If you have learners whose English skills are very limited, keep them with you, the ESL teacher. If you have students whose English skills are stronger but not strong enough to let them manage in a mainstream class, put them with the mainstream teacher. That way they will not be overwhelmed by language but instead will be challenged by the instruction of the mainstream teacher. And you will be there to help your students with the language aspects of class as necessary. At the same time, since you’ll be teaching others who are fluent in English, your speech will naturally be more like theirs and less like you usually use in ESL classes, so your ESL students will still be challenged by the arrangement.
How Can You Help Your Students Succeed?
The ESL students in your class will be challenged by the content and delivery you give the mixed fluency level class but they will not be completely lost when it comes to understanding language. They will know your voice and accent, you will talk in a way they can understand, and those things will help them be successful as part of a class with fluent English speakers.
But don’t feel that just because they still have you as their teacher that they won’t need any additional help. Use strategic scaffolding to give your students an extra boost when it comes to success in class.
One way to scaffold your material is to give your ESL students more time to complete assignments and take tests. I think our instinct can be that giving some students more time than others isn’t fair, but don’t let that discourage you from doing it. Because students are facing language challenges as well as content challenges, it’s really okay to give them more time. Your native speaking students won’t be jealous or resentful. And your ESL students will be less stressed and more successful when they don’t feel the time pressure on their performance.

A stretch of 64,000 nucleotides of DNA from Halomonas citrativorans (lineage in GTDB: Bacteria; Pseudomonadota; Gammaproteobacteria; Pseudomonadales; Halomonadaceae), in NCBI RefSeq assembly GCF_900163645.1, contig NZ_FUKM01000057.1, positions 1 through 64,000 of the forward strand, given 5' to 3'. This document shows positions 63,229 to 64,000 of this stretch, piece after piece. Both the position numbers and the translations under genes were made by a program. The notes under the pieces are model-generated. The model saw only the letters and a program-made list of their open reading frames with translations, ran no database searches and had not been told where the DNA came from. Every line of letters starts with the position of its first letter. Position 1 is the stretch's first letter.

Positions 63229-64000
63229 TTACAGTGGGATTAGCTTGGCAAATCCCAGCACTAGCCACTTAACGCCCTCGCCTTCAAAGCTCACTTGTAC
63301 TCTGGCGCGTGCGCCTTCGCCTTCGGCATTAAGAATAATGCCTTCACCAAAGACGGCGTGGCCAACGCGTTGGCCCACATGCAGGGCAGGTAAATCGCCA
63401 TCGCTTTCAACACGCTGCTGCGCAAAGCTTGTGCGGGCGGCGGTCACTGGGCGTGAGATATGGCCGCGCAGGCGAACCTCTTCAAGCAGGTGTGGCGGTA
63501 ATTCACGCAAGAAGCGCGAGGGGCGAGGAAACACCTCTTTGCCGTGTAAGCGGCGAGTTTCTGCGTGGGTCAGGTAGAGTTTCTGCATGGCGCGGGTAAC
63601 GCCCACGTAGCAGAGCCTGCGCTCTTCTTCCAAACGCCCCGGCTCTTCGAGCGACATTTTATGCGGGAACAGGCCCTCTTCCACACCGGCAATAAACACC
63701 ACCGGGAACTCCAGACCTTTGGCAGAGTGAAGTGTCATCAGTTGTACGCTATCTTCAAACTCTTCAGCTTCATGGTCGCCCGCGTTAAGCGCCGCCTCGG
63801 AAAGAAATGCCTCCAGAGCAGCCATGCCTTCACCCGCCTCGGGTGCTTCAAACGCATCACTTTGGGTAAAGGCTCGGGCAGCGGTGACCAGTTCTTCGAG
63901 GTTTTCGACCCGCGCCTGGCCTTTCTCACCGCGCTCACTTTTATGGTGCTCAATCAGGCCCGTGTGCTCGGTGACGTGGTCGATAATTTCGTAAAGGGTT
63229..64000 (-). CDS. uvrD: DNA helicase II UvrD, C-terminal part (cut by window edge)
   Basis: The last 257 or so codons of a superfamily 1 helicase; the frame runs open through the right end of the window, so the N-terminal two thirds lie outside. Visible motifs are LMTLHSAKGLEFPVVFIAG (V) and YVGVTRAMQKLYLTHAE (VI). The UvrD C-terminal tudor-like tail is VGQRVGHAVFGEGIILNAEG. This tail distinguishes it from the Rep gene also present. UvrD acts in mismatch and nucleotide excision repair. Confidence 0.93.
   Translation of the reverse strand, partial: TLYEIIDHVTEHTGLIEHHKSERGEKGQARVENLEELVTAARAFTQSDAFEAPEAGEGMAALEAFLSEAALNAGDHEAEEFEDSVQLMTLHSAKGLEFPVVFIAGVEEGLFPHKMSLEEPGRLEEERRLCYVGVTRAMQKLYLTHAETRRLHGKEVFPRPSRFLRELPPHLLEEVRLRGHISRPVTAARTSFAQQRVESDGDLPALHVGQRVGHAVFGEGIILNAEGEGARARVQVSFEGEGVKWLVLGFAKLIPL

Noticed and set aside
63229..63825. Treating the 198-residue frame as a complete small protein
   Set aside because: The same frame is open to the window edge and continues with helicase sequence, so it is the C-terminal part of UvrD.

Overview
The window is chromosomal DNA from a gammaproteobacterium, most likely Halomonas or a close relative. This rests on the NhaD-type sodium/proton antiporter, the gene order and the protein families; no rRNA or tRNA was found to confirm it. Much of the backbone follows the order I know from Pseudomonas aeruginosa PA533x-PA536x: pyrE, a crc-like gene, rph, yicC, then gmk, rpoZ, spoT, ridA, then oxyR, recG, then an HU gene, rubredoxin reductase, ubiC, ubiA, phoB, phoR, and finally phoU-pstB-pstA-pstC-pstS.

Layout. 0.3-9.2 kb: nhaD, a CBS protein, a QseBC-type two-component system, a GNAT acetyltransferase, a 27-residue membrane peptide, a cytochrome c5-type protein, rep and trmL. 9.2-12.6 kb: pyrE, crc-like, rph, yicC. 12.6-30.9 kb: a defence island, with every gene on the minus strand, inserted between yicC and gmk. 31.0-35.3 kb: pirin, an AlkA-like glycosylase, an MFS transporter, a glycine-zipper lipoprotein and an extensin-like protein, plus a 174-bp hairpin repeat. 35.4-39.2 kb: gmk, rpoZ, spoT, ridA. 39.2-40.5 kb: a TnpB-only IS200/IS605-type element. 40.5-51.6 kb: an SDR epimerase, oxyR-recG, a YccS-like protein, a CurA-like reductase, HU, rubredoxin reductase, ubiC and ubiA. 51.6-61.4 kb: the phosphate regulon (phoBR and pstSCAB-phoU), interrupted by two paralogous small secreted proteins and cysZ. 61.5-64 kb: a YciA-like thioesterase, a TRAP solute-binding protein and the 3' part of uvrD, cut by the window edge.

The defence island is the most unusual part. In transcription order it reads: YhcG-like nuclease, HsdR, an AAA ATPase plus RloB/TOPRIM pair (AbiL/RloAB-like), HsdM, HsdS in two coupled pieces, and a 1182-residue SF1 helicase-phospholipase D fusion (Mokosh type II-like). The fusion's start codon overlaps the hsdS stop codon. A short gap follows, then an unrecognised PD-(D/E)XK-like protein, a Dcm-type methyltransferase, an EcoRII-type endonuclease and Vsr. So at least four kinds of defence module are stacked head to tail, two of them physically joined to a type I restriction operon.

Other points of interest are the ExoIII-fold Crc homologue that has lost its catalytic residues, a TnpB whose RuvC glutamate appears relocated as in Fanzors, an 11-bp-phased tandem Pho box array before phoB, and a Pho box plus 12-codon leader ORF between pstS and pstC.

Preteach vocabulary as part of your ESL lessons before classes combine. You will give all your ESL students a comprehension boost when they know the vocabulary from the lesson ahead of time. This will aid both the students you keep with you and the students who go to class with the other teacher. It doesn’t take a lot of time to review words with your students, and there are plenty of fun ways you can teach new vocabulary.
You can also assign work to be completed outside of class before you cover the same material in class. For example, have students watch a video on the water cycle before they attend a science class that explains the same topic. You can watch these videos as part of your ESL class or assign them for homework or to be completed during free study time. For more information on this type of instruction, read our articles on flipped classrooms and employ those techniques with your ESL students.
Not everybody likes to jump in the deep end of the pool the first time they swim.
Likewise, not all of your ESL students will be gung ho to leave the safety of the ESL classroom and move into mainstream classes. By sharing your class before taking the plunge to mainstreaming, your ESL students will be set up for success, and you can be confident that they will be okay once they leave your classroom.